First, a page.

18.12.2009, Words by Ruth Saxelby

Ten Years of ATP

It’s a long old drive to Minehead, plenty of time in which to gorge on filling-threatening toffees, swap favourite gig stories and get well and truly revved up with made-for-the-journey playlists. By the time we arrived I was more excited than a kid on Christmas Day and sugar crashing like there was no tomorrow. There was only one thing for it and that was jumping head first into the gigathon of ALL TOMORROW’S PARTIES three-day 10th birthday party. In-between chalet karaoke (Elton John and Fleetwood Mac featured heavily), brisk walks on the beach and much chilli cheese eating, we saw a lot of bands. Here are some of the best bits.

Yeah Yeah Yeahs
Glasses of smuggled rum and coke in hand, our first stop was under the white tented peaks of the Pavilion where three giant silver glittery Ys dominated the stage. We waited then waited some more. People began to boo. Half an hour is hardly diva-ishly late but everyone was impatient to get going. Then the familiar black bob stormed on stage. “Fuck you ATP, we only just got here!” screeched Karen O before launching into Rich, the opener to an exhilarating playback of 2003’s ‘Fever To Tell’. Maps and Y Control, and then Heads Will Roll chucked in for good measure, had almost everyone back in the palm of Karen O’s sweaty, clenched hand.

Making our way upstairs to Centre Stage, we caught the merry band of Icelandic mischief makers playing what felt like elvish carnival music. Clearly bonkers but utterly beguiling, Múm cast a lovely spell over the crowd.

Fuck Buttons
A quick pitstop at the chalet later, we ran back to Centre Stage for Fuck Buttons. In the dark cave-like room, it felt akin to orchestra of sheet glass simultaneously smashing in cascading surround sound. Overwhelmingly loud in a sharp and visceral way, the experience was strangely, refreshingly palate cleansing. Afterwards we jumped around in the Crazy Horse for a couple of hours before calling it a day.

After possibly the worst breakfast of my entire life (oh Butlins, how can you mess up scrambled eggs?), we headed back to the Pavilion for Afrirampo. In matching red painted faces and outfits, the two slight Japanese women alternated between naïve melodies and mind-bendingly ferocious rock. One minute they had the crowd belly laughing with their on-stage broken banter, the next guitarist Oni had leapt up on to a raised platform in front of Pikachu’s drums, leaning back to allow Pikachu to drum out the rest of the song on her guitar. It was the rockest thing I’ve ever seen. Apparently they played with Lighting Bolt the next day but I missed it.

Having bagged spots down the front, the first thing that hit was the physicality of Battles. Each band member was like a concertina, channelling the sound through their body. Tyondai Braxton thrust back and forward over keyboards and computer controls, expelling half-spoken sounds that were then distorted, sampled and looped. Ian Williams made jerky, angular shapes over his guitar and keyboard, while bassist/guitarist David Konopka dropped to the floor to strum frantic rhythms. Drummer John Stanier jumped out of his seat to hit a cymbal a couple of foot above him and at various points drummed with one hand while violently shaking a percussion instrument with the other. It was utterly thrilling, sonically and visually. The crowd were ecstatic, leaping about with as much building fervour as the band. The new songs were poppier, with almost nursery rhyme like vocals, and were devoured with the same joyous hunger that greeted Atlas. The whole thing left me a little speechless and on a complete high.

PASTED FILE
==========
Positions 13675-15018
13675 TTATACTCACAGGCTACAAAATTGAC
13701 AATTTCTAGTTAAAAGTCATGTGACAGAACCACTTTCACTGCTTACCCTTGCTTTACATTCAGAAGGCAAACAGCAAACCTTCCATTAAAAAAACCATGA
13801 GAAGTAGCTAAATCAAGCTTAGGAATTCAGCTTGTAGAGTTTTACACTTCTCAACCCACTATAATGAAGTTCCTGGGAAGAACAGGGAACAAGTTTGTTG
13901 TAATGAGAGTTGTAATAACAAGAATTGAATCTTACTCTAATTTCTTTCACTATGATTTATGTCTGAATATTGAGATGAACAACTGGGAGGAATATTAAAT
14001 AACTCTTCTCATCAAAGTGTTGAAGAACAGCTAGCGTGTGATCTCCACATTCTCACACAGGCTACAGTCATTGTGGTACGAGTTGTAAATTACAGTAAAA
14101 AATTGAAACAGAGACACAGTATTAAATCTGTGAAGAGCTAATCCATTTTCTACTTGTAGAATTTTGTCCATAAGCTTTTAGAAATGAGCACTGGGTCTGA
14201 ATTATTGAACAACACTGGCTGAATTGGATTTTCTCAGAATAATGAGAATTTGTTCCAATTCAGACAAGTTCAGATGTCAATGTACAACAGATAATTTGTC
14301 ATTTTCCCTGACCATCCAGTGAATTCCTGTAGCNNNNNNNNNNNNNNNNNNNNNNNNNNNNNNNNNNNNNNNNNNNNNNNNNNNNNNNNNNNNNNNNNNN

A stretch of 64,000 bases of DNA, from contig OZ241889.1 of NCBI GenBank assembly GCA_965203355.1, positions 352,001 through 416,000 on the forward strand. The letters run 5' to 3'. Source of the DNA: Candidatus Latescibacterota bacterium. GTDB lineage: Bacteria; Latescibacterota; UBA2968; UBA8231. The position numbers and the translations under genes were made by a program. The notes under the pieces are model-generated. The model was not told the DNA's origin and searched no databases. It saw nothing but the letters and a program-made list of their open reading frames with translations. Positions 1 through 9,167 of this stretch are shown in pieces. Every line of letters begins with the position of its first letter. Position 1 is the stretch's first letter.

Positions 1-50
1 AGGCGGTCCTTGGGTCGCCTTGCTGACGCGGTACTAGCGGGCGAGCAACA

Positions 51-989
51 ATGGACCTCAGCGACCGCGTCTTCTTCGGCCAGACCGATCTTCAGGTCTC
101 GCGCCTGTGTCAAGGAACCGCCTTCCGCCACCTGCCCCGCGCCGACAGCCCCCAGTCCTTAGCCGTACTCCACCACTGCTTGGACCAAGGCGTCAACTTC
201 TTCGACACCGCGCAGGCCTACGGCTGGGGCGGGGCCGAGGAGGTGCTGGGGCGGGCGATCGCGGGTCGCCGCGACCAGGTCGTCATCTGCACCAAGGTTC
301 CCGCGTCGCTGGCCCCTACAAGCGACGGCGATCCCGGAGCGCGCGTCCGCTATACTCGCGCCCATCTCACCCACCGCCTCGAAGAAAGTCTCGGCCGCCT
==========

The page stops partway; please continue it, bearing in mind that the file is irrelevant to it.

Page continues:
Sunn O)))
Many rum and cokes later, at 2am on the Saturday night, we positioned ourselves in front of the humongous speakers on Centre Stage. Clinging to the barriers, all eyes were fixed on two hooded figures shrouded in smoke. The duo were apparently performing their ‘Shoshin/Grimmrobe’ demos in their entirety but I couldn’t really say what actually happened. It was like being in the belly of a fire-breathing monster, an entirely peculiar kind of purging. I spent half of it with my hands in my ears, a vain attempt to salvage at least some of my hearing. Worth the tinnitus? Hell yeah.

Devendra Banhart
Having shaken off the worst of the hangover with a dash down to the beach to catch a beautiful 4.30pm winter sunset, we settled back in the Pavilion for Devendra and his band of bearded songwriters. I’d been expecting something altogether folkier, but instead it felt like a 1930s swing party. The audience swayed and faces glowed as Devendra introduced each song with a shout out to the band member who’d written it. Cosy limb-thawing stuff.

Explosions In The Sky
The Texan post-rockers were the last proper gig of the weekend for me. I crashed and burned shortly after. Soaring, searing and intensely life-affirming, they were the perfect ending to a very special weekend. Hundreds of light-reflecting bubbles descended into the crowd throughout their set. The quieter moments were slightly marred by the click-clacking of arcade air-hockey games at the back of the Pavilion but it didn’t really matter. Tracks like Welcome, Ghosts remind you it’s good to be alive. Which is actually also how being at All Tomorrow’s Parties makes you feel, infinitely alive together. To the next ten.

Check out our ATP gallery to read some of the bands’ favourite memories of ATP.

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